Dean Regas, 43, is an astronomer at the Cincinnati Observatory in Cincinnati, Ohio.

Q. What are your typical lectures like?

A. Normally I give about a 20-minute classroom presentation, to small groups of under 40 people. Afterward we go to the dome, where visitors take turns looking through the telescope. I talk about what they’re seeing and the history of our telescope. Ours is the oldest public one in the United States.

Photo

Mr. Regas adjusts the eyepiece on a telescope.

Credit
Andrew Spear for The New York Times

Since last month’s eclipse, I’m expanding these talks. Everyone’s talking about it. Experiencing it myself is re-energizing. I want to share my love of the heavens with others.

You’re self-taught.

I’ve never taken an astronomy course. My bachelor’s is in history and my master’s is in secondary education. I was leading nature walks and lecturing at the nature center in a Cincinnati park, Burnet Woods, when I was transferred to the planetarium there.

I had a week to learn about astronomy before my first lecture, to a group of Girl Scouts. I didn’t even know where the North Star is.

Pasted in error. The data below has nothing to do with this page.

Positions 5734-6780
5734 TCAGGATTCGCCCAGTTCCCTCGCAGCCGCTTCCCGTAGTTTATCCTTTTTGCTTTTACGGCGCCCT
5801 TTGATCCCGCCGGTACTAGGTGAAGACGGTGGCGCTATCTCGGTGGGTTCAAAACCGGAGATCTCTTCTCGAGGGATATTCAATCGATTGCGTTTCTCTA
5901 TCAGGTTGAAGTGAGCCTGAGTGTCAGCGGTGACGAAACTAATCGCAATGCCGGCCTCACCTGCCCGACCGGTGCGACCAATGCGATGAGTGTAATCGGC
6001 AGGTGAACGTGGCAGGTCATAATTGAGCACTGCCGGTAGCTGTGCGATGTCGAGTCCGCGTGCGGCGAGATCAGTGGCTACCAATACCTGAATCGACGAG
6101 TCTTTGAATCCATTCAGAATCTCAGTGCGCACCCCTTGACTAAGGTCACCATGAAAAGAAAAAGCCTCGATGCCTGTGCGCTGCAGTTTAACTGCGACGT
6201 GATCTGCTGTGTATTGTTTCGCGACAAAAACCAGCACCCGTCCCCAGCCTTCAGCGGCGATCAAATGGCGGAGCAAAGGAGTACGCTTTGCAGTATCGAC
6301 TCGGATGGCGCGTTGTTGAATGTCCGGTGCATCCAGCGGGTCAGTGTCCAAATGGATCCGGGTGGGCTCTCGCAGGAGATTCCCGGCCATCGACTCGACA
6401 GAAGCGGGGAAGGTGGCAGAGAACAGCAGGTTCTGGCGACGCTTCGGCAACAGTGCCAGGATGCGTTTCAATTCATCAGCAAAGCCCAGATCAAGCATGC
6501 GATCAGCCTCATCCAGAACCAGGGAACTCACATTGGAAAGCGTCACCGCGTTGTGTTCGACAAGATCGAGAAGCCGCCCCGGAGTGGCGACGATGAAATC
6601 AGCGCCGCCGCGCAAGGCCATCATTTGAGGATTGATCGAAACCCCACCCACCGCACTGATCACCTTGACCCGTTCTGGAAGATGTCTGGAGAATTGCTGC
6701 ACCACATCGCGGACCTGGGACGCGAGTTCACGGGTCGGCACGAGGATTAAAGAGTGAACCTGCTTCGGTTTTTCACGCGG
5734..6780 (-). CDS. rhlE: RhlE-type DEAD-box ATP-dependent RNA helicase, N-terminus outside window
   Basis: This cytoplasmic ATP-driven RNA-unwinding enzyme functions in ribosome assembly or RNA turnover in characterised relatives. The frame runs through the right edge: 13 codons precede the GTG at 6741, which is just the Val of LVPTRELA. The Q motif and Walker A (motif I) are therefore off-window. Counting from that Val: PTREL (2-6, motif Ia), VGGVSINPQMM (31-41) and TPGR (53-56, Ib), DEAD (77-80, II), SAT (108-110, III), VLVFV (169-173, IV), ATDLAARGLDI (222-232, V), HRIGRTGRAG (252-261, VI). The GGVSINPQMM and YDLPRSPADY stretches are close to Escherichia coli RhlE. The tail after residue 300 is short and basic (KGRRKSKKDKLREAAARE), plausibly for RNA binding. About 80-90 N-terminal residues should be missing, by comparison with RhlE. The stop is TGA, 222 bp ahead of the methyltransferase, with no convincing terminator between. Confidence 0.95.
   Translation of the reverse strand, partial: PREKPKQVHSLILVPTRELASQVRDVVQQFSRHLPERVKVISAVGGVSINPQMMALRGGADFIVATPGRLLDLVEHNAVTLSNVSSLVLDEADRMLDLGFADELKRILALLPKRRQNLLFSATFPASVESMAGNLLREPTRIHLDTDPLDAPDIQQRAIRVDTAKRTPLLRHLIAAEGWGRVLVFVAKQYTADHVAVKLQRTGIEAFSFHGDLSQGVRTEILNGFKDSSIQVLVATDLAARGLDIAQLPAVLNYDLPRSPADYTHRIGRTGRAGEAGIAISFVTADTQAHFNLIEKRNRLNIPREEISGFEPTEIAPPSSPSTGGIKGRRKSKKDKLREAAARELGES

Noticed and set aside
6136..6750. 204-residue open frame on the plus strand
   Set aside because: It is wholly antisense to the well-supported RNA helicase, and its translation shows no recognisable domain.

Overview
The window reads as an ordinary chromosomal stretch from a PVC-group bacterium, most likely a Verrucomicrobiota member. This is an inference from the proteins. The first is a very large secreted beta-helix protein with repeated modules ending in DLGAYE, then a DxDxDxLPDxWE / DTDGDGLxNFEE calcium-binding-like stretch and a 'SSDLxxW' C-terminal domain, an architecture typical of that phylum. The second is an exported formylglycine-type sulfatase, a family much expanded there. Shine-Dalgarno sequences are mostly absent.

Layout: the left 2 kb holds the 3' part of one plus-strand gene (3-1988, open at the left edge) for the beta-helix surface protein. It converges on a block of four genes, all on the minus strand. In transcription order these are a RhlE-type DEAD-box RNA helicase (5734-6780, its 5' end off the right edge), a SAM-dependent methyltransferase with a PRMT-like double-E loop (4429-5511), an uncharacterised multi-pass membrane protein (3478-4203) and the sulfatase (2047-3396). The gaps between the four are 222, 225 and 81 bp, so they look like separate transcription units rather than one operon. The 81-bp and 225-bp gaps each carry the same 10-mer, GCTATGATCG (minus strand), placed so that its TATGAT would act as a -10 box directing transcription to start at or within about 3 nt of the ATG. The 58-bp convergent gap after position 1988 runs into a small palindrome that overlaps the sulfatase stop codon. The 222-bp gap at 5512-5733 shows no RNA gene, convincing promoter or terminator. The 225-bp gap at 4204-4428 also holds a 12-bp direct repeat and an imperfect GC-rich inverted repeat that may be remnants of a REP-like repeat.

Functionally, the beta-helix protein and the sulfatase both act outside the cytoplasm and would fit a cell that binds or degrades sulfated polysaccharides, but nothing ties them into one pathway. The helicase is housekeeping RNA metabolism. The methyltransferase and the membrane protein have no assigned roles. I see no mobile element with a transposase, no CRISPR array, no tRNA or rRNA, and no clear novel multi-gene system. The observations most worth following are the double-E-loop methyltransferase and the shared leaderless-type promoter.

Photo

A sundial in the lobby at the Cincinnati Observatory.

Credit
Andrew Spear for The New York Times

How did you learn astronomy?

I started by trying to identify stars and constellations visible to the naked eye. The planetarium at Burnet Woods was a good teaching tool because I could simulate everything on the roof of the dome. It helped me figure out where celestial objects are throughout the year and how they move across the sky, which is never in a straight line. Then I used sky simulation software on a computer, which I still use today.

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